The inferred estimated slope angle (assimilated to the angle of repose) is 2.5°. The angle of repose for a fluid body is, however, strictly zero. It is often pointed out that loosely consolidated piles of aggregated particles have slopes that are maintained at the angle of repose with respect to horizontal. We present in Fig. 4 the final shape solution obtained for Thymbraeus.
Our model faithfully reproduces the observed light curves without invoking two Roche ellipsoids with a significant secondarytoprimary mass ratio, which was done for the solution proposed by Mann et al. (2007). Our solution also reproduces the light curves observed in April 2005 and February 2006 and published in Mann et al. (2007, see our Fig. 5). The photometric ranges and the asymmetries between the minima are perfectly reproduced. Mann et al. (2007) assumed that the object was viewed equatorially in 2005 (aspect angle of 90° or β_{SEP} = 0°), thus producing the larger photometric range of ~ 1 mag but at the cost of a differential drop between minima of nearly 0.1 mag. With the 2006 observations, they found that an aspect angle of 75°(β_{SEP} = 15°) produced a better fit. Our solution gives β_{SEP} = −6° in 2005 and β_{SEP} = −10° in 2006. Furthermore, if we do not take the effects of cast shadows into account, we obtain an amplitude of 0.917 mag in 2005 instead of 0.971 mag and with a quasiabsence of asymmetry (Fig. 5). We also plot the synthetic light curves for different values of Ω. They show that the photometric range increases with Ω while the differential in magnitude decreases. This results from the fact that when Ω increases, the corresponding equilibrium figure of the dumbbell sequence elongates and its waist thickens. With the nominal solution Ω = 0.285, the magnitude differential is Δ = 0.034 mag, but for Ω = 0.300, Δ = 0.017 mag.
None of the light curves collected so far show unequal minima; this implies that the two lobes are of similar size. If this were not the case, we would observe a differential in magnitude whatever the orientation of the system. This proves that the magnitude differential arises from a significant mutual shadowing between the lobes under specific geometric configurations, which indicates that the two differ in terms of shape but not size. This underlines the importance of taking all photometric effects into account, including mutual shadowing, which must be combined simultaneously with a reliable pole solution, independently derived from any consideration on the shape model, and a realistic shape solution.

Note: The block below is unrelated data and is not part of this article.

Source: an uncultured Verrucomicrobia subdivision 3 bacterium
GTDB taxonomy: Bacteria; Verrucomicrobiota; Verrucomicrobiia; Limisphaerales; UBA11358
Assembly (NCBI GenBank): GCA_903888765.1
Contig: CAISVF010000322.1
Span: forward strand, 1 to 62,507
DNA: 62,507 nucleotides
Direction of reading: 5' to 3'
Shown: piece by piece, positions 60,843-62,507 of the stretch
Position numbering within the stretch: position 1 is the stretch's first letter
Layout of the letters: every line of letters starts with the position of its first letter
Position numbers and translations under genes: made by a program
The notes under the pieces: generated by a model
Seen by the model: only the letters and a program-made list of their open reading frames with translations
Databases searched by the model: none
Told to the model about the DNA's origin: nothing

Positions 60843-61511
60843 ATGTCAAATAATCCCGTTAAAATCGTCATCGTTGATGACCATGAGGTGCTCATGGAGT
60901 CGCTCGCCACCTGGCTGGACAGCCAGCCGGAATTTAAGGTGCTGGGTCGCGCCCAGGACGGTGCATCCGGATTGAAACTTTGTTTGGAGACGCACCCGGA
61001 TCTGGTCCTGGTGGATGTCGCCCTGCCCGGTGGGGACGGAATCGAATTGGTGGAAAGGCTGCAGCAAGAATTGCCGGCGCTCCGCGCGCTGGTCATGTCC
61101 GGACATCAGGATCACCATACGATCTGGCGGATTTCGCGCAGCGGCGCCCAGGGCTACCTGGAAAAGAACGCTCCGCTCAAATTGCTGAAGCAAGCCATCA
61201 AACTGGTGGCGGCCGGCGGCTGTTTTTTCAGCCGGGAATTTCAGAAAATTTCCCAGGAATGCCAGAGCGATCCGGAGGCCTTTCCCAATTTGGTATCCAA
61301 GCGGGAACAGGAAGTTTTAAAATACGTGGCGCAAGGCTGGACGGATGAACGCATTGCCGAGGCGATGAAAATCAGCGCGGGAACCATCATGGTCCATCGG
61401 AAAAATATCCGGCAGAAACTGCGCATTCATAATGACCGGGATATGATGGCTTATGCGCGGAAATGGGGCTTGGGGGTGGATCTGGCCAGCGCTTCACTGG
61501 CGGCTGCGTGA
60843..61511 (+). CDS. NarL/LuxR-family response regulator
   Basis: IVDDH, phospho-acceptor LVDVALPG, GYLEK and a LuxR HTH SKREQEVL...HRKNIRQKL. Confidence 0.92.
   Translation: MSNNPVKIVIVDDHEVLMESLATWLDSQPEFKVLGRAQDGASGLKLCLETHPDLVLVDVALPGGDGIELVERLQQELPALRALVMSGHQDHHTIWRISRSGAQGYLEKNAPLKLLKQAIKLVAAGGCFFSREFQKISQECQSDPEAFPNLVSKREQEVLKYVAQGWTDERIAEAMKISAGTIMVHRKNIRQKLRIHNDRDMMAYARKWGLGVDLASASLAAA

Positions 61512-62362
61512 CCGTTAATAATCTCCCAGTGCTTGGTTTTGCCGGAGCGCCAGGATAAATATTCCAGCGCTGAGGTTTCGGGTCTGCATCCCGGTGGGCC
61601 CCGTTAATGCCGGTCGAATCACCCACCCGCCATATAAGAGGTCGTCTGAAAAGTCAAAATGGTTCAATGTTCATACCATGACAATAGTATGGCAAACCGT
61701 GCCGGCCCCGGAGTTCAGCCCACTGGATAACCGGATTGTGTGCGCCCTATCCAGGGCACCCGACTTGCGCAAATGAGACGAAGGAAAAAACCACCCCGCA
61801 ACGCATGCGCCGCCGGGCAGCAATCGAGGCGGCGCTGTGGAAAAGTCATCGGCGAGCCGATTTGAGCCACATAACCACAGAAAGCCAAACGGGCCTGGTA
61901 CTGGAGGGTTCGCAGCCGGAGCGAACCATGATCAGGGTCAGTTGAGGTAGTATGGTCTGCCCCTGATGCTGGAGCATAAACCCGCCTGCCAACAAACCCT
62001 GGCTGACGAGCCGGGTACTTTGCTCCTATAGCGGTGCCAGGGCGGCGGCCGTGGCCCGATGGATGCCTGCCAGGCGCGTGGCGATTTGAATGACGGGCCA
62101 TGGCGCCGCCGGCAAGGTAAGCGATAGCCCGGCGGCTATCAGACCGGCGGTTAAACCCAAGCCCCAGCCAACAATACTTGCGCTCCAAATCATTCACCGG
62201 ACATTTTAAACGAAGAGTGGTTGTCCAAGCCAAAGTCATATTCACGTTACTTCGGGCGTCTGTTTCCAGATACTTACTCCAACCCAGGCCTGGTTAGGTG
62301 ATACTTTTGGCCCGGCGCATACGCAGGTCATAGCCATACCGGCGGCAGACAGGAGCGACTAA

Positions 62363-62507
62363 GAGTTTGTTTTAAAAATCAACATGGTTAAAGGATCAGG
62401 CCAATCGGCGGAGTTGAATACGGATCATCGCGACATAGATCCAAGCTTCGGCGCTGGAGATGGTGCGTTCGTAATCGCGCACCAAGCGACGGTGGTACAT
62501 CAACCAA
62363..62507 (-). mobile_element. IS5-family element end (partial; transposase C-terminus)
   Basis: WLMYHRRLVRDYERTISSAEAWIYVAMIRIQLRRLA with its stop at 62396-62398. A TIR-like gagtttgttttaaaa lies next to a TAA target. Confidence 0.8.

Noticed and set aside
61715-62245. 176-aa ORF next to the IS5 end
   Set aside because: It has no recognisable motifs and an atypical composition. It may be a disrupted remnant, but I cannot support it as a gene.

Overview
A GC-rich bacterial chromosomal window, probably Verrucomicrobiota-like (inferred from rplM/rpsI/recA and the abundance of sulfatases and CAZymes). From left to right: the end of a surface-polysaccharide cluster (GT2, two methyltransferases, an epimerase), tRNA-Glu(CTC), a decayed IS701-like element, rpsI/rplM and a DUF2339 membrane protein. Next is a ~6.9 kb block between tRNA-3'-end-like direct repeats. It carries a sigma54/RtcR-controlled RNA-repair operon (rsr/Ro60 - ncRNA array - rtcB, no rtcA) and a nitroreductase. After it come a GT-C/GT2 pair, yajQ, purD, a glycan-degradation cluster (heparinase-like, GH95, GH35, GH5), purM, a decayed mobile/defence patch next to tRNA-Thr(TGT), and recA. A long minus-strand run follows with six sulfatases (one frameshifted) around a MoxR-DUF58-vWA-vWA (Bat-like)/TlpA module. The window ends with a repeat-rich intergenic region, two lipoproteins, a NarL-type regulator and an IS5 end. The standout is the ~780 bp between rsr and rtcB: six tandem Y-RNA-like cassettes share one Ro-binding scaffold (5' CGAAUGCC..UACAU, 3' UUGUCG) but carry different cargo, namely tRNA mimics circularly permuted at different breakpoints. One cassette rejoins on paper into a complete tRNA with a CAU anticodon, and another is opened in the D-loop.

Fig. 3 Observed light curves of Thymbraeus compared with the synthetic light curves with two spin solutions. The coordinates (α_{0}, δ_{0}) of the spin solutions are (92°,−77°) and (268°,−77°) for Spin 1 and 2. respectively (see text). 
Fig. 4 Shape model of Thymbraeus as seen from the equator (top) and the spin axis (bottom). 
Fig. 5 Effect of Ω on the light curve, compared to the observations from 2005 and 2006 by Mann et al. (2007). The solution marked with a star (★) does not account for selfshadowing. 
4 Discussion
The dumbbell model had already been successfully applied to the asteroid (216) Kleopatra (Descamps 2015), which was known from radar imagery to have two lobes at its extremities (Ostro et al. 2000), earning it the nickname “dog bone”. However, the radar model could not satisfactorily account for the photometric observations, which required the effects of selfshadowing to be taken into account. Stellar occultation observations confirmed that the radar model was not sufficiently elongated and that its central waist was narrower (Descamps et al. 2011). More recently, new high resolution imaging made with the ESO VLT SPHERE/ZIMPOL camera confirmed that the shape of (216) Kleopatra is very close to an equilibrium dumbbell figure with two lobes, a slightly thicker waist (Marchis et al. 2021), and Ω = 0.334, which is only slightly higher than the value of 0.297 found by Descamps (2015). Consequently, the dumbbell equilibrium figure formalism seems to be a trustworthy approach, and our dumbbell model of Thymbraeus appears to be the best suited to explain the photometric light curves.
The presence of two large lobes, separated by a narrower central part, that are roughly identical in size but different in shape is supported by the importance of selfshadowing effects in photometric observations, without which it is impossible to account for the difference in magnitude drop between the minima of some light curves. Such a physical feature is rare and is key for understanding the origin and future of this striking shape. It now needs to be confirmed with new high resolution observations either by precision photometry or by stellar occultations. Precision photometry should also allow one to discriminate between the two pole solutions.